When I was an undergrad at USF, you either had to pass a swimming test, swimming
the length and back in an Olympic-size pool, or take a PE swimming course and
learn four strokes. I could barely dog-paddle, so I had to take the course.
I never did learn to do the breast stroke and so was prepared to fail the course
and suffer through it again the next semester. During the final exam, I competently
used the other three strokes to get across the pool—sidestroke, backstroke,
crawl—and left the one I could not do to last. I was at the starting point,
debating whether to climb out and confess or to risk to drowning and humiliation,
but a loud clap of thunder saved me. The instructor said, "Okay, everybody
out of the pool! Barb, you pass; the rest of you come back tomorrow to do your
To pay for graduate school, I was teaching a freshman level writing course in the evenings and substitute teaching on days I did not have to attend classes. One substitute teaching experience was so amazing that I told my writing class about it:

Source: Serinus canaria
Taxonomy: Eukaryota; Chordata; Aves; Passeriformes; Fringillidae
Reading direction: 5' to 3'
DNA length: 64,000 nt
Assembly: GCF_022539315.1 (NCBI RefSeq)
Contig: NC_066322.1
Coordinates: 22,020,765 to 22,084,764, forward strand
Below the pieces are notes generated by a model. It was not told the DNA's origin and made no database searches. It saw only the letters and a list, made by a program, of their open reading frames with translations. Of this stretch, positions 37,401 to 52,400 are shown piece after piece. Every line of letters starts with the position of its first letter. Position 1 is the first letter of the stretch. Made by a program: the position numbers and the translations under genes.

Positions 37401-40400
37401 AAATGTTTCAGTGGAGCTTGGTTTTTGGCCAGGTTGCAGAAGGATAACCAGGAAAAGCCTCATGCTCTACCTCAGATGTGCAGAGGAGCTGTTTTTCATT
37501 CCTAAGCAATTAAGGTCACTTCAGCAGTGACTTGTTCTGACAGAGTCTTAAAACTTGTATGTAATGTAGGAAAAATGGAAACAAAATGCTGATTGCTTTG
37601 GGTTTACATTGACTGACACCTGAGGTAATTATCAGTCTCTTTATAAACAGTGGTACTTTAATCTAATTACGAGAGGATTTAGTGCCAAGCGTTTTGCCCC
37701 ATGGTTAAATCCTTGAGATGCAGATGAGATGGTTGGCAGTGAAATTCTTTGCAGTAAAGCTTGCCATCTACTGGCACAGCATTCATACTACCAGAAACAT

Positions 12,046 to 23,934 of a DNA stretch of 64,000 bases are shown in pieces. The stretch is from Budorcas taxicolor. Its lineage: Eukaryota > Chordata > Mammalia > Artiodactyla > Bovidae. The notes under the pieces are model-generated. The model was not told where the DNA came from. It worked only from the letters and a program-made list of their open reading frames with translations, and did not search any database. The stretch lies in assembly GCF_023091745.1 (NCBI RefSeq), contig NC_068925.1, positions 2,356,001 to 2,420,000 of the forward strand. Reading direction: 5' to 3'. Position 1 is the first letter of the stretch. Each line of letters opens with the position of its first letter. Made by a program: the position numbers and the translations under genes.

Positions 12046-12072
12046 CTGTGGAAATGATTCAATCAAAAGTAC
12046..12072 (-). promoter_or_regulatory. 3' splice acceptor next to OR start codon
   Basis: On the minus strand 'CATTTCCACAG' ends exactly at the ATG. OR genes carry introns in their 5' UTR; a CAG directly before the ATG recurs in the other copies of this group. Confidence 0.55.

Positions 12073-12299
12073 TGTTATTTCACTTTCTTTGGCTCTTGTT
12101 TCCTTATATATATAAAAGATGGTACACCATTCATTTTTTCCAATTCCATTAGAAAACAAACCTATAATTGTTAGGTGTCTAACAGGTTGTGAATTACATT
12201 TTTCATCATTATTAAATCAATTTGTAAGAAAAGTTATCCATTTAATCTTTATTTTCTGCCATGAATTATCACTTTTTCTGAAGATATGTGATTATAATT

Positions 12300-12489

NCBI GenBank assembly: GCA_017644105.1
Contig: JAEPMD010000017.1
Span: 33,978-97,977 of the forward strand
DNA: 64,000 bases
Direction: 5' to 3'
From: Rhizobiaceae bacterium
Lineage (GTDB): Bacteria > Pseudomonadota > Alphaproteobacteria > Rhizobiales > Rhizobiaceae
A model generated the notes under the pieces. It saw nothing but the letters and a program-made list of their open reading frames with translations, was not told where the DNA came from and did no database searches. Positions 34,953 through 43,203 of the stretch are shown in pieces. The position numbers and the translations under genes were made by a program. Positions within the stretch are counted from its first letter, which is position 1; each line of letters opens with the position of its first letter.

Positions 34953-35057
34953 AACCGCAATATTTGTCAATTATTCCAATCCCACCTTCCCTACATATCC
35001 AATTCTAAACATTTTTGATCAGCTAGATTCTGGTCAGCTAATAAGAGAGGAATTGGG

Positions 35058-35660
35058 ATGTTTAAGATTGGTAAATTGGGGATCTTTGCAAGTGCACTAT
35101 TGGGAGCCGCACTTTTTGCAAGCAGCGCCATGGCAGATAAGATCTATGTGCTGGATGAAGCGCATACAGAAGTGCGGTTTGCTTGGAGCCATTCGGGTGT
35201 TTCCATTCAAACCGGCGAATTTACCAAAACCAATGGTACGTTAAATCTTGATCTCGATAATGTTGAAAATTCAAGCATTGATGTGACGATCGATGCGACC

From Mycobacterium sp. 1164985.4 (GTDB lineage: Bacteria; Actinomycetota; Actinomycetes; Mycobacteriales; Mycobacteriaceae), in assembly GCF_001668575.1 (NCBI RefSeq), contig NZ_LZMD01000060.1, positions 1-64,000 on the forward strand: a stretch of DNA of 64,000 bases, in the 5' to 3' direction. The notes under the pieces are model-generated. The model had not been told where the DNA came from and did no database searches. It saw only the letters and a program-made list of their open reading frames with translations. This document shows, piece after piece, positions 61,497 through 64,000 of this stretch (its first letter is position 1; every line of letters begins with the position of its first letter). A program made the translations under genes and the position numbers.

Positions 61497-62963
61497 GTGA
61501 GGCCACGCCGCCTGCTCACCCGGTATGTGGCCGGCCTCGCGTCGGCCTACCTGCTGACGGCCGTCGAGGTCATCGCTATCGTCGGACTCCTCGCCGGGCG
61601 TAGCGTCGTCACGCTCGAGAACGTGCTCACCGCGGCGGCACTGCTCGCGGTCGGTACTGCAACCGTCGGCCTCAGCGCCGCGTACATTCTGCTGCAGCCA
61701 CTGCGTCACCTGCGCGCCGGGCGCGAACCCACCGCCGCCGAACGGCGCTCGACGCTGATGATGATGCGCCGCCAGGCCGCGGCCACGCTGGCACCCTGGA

I did not know that I had been called to teach a special education class, but
when I got to the school, the principal and I encountered a young man in the
hallway and he introduced us. “John, this is Mr. McLay. He’s going
to be your teacher today. “
“Yeah,” answered John, hanging his head.
“Mr. McLay doesn’t know how smart you are, John. Why don’t
you tell him the square root of 2025?”
“Forty-five,” John answered immediately in a bored voice. I certainly
can’t do square roots in my head, but I could multiply and know that he
The principal had John do a couple more square roots, and then asked me, “When
were you born, Mr. McLay?”
“December 1, 1969,” I told him.
“Monday,” John muttered without hesitation. I was flabbergasted!
This is an almost impossible calculation to do without a computer.
At this point in my story to my writing class, a young woman exclaimed incredulously,
“You were born in the sixties?”
Please share with us your funny classroom experiences or faux pas from students’ papers. Send contributions to firstname.lastname@example.org. Please put “LCN Humor” as the subject.
Questions or comments? Contact the author at email@example.com.